Medicare’s current state is not sustainable, and we must address it to help revive the larger U.S. fiscal environment.  The good news is that we have an unusual opportunity to act at a lower price to the nation since the Congressional Budget Office recently announced the “bargain price” of only $138 billion to repeal the Sustainable Growth Rate.  This has certainly spurred a lot of activity on Capitol Hill related to Medicare reform – three hearings last week alone.

Healthcare policies are stuck in the past

Almost one in three Medicare beneficiaries today is covered by a fee-for-service (FFS) plan that has not changed since the late 1950s – the days when beehive hairdos were all the rage and people couldn’t get enough TV dinners.

Another vestige that has not kept pace with healthcare today?  The Sustainable Growth Rate (SGR), which was part of the Balanced Budget Act in 1997, woefully underestimated the rate at which healthcare costs would increase.  Since then, Congress has had to repeatedly – sometimes more than once in a year – “patch” the SGR with legislation to avoid massive cuts in physician reimbursements. But no one has tried to permanently fix this problem.

The SGR’s ambiguity has wreaked havoc among Allscripts’ physician clients.  Many clients want to apply the latest health IT solutions to optimize care and comply with Affordable Care Act payment reforms, but they are hesitant to adopt new solutions without certainty about their income from the Medicare program.

Now, many in Congress are proposing solutions, and a common refrain is “pay for quality.”  Before we can shift Medicare to sustainability and replace the SGR with something that reflects healthcare delivery in this century, however, Congress must address some big questions.

What does “quality care” mean?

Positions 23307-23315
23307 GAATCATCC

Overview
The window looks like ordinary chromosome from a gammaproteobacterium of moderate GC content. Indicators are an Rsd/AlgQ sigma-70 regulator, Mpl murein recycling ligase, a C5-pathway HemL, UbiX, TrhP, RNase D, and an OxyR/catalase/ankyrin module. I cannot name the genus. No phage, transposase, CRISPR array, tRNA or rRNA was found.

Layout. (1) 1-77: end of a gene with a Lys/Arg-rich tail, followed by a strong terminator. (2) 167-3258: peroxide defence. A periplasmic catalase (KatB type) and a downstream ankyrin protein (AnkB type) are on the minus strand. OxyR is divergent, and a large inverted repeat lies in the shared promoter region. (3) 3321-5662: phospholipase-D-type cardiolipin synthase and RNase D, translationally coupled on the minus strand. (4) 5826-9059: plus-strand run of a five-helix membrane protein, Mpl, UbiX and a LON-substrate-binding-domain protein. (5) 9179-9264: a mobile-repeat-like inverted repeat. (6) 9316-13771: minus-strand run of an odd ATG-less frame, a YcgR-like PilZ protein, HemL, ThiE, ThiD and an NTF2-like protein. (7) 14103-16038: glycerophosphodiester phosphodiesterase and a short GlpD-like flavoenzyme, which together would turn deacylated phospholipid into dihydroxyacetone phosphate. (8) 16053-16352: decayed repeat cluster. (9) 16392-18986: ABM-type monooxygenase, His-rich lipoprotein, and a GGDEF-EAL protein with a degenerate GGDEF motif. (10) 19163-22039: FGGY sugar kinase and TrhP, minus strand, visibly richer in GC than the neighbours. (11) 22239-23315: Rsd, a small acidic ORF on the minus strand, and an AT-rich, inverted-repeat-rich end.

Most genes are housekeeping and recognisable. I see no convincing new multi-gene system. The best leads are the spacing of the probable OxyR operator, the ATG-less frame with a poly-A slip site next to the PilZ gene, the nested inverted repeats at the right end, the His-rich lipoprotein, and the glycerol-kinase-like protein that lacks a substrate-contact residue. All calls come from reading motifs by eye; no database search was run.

It is clear that not all healthcare stakeholders agree on what quality is. But if we are going to pay providers based on outcomes, we’ll need a standard set of quality measures.

  • How do we choose quality measures that will fairly reimburse providers in all care environments and specialties, while also reflecting new medical discoveries?
  • How do we measure the value of work done by a team of providers caring for a patient in this new world of health information exchange?
  • How will we – providers, technology developers and experts from the National Quality Forum (NQF) and the Agency for Health Research and Quality (AHRQ) – develop, test and implement what will likely be thousands of new measures?

The new quality measures must be standards-based and consistent across programs from CMS, state Medicaid agencies and private payers, which will make it easier to aggregate data and holistically evaluate care in this country.

And how much quality can we afford?

This re-engineering isn’t just about increasing quality or containing costs.  It’s about finding value. In redirecting the cost curve for healthcare in this country, we must recognize that not every outcome is worth the expense.

For example, what if doctors could prevent all colds, but it would cost $1 million to treat each patient? Is that worth it?  Maybe a FACA that would act transparently and operate by consensus, similar to the Health IT Policy and Standards Committees, could tackle this one…

Final thoughts

Congress, it’s time to permanently repeal the SGR and replace it with a new payment and delivery paradigm that rewards good healthcare value.  It’s time to stress quality over volume and develop a model for the private insurance industry, too.  And it’s time to reward providers for improving the health of America’s seniors, the disabled and those with chronic issues, while reducing federal spending on unnecessary and uncoordinated care.

And remember, it’s a bargain right now at $138 billion!

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About the author

Leigh Burchell directs the Policy & Government Affairs function for Allscripts, including legislative advocacy and regulatory interpretation and comment. She advocates not only for the interests of the software development community but also the company's 180,000 physician clients, 2,500 hospitals and 17,000 post-acute organizations. Burchell is also active in many industry associations, including the Electronic Health Record Association (EHRA), where she serves as Chair; the eHealth Initiative, where she sits on the Leadership Council and the Policy Steering Committee; and HIMSS, where she is Vice Chair of the HIMSS Public Policy Committee.

1 COMMENT on

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Dr.Ram says:

03/11/2013 at 6:28 am

Excellent observations. Value to volume is the focus that needs to be addressed by congress to solve this problem.

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